Business / Economy

Workforce education high on agenda to safeguard 'transformation'

(Xinhua) Updated: 2016-03-21 08:57

Workforce education high on agenda to safeguard 'transformation'

Students learn how to process car components at the vocational education training center of BMW Brilliance Automobile Ltd in Shenyang, Jilin province. [Photo provided to China Daily]

Li Xiaojian has worked manual jobs for more than 40 years, doing everything from harvesting wheat to driving a truck. What he is most proud of is that his son graduated from college and found a white-collar job four years ago. "I hoped his life would not be as hard as mine, and the key would be education. I saw that people with better education have more and better options in the job market," said the 57-year-old from Shaanxi province, who only finished junior high school.

Li's expectations for his son are much like those of the Chinese government for the country's workforce. The world's second largest economy aims to raise the average number of years of education its working-age population receives by 0.57 years to 10.8 years in five years, according to the draft outline of the 13th Five-Year Plan (2016-20) released this month.

Improving labor quality is pivotal to countering China's weakening demographic dividend by raising productivity. It will also help with the country's ascent to becoming a global manufacturing power.

With seemingly limitless labor supply, the country's working-age population between the ages of 16 and 59 saw a drop for the fourth straight year in 2015, the number of which was 4.87 million less than in 2014, according to the National Bureau of Statistics.

China aims to increase labor productivity by more than 6.6 percent yearly on average from 2016 to 2020, to be achieved through improved workforce quality and technology.

"We're talking about how to transform from 'made in China' to 'created in China.' It is high-quality workers who can fulfill the transformation," said Wang Yuhu, who is attending the ongoing annual legislative session.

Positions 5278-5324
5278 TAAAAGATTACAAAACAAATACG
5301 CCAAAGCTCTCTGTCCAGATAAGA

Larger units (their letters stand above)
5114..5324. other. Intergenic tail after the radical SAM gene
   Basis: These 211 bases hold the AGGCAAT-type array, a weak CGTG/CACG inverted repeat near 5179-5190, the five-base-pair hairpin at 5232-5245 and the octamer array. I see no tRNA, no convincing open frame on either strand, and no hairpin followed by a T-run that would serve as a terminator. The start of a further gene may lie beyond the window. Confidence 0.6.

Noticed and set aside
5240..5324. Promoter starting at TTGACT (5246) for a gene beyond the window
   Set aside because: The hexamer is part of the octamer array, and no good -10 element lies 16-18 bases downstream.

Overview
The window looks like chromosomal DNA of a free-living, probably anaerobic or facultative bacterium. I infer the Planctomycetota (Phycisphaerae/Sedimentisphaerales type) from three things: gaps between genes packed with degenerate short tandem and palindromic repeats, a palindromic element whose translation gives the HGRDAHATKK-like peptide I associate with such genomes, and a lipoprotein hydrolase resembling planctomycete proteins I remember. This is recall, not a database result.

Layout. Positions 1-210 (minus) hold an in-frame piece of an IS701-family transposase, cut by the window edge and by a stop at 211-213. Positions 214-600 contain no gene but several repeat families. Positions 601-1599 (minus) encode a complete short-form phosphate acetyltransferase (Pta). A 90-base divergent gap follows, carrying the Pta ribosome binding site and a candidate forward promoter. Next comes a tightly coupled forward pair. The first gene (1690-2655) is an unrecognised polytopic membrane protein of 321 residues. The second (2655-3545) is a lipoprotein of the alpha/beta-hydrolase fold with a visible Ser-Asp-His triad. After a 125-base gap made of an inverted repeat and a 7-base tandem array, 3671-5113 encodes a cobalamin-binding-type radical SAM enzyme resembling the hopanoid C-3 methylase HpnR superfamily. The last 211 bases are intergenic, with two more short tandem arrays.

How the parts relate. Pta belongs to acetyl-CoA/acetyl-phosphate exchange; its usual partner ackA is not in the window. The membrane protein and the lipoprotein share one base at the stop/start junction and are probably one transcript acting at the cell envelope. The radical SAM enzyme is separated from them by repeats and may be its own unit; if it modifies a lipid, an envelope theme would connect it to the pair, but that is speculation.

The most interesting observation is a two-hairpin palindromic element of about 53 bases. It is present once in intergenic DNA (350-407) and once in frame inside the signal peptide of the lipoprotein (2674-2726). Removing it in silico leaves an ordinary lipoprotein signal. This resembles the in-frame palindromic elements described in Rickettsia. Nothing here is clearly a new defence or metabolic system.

Workforce education will also help stabilize the job market amid slowing economy, said Li Chang'an, a professor of public administration with the University of International Business and Economics.

Despite the shrinking labor pool, securing a job in a city is not easy in the face of downward pressure in the economy, which grew 6.9 percent last year, the slowest annual expansion in a quarter of a century.

A government work report delivered on March 10 at the legislative session said the country aims to create at least 10 million new urban jobs and keep the registered urban unemployment rate within 4.5 percent in 2016.

The targets are unchanged from those for last year, while the growth target for this year is in the range of 6.5 and 7 percent and last year's was "around 7 percent."

In addition, the government will work to relocate 1.8 million workers in the coal and steel sectors who will be laid off as a result of industrial overcapacity reduction. About 100 million rural people who are expected to settle in cities by 2020 will also compete for jobs.

"Under such conditions, better education will be an important advantage for job-seekers," said Li Chang'an.

Although his son works as a department manager of a private firm, Li Xiaojian cannot rest easy about the young man's future.

Last month, the father left his job as a truck driver because of his age, but went back to toil on his farmland. He said he is saving money to help buy a home for his son in Xi'an City, capital of Shaanxi.

"Buying a house isn't easy, even for a man with a decent job like him. The price is just too high," he said.

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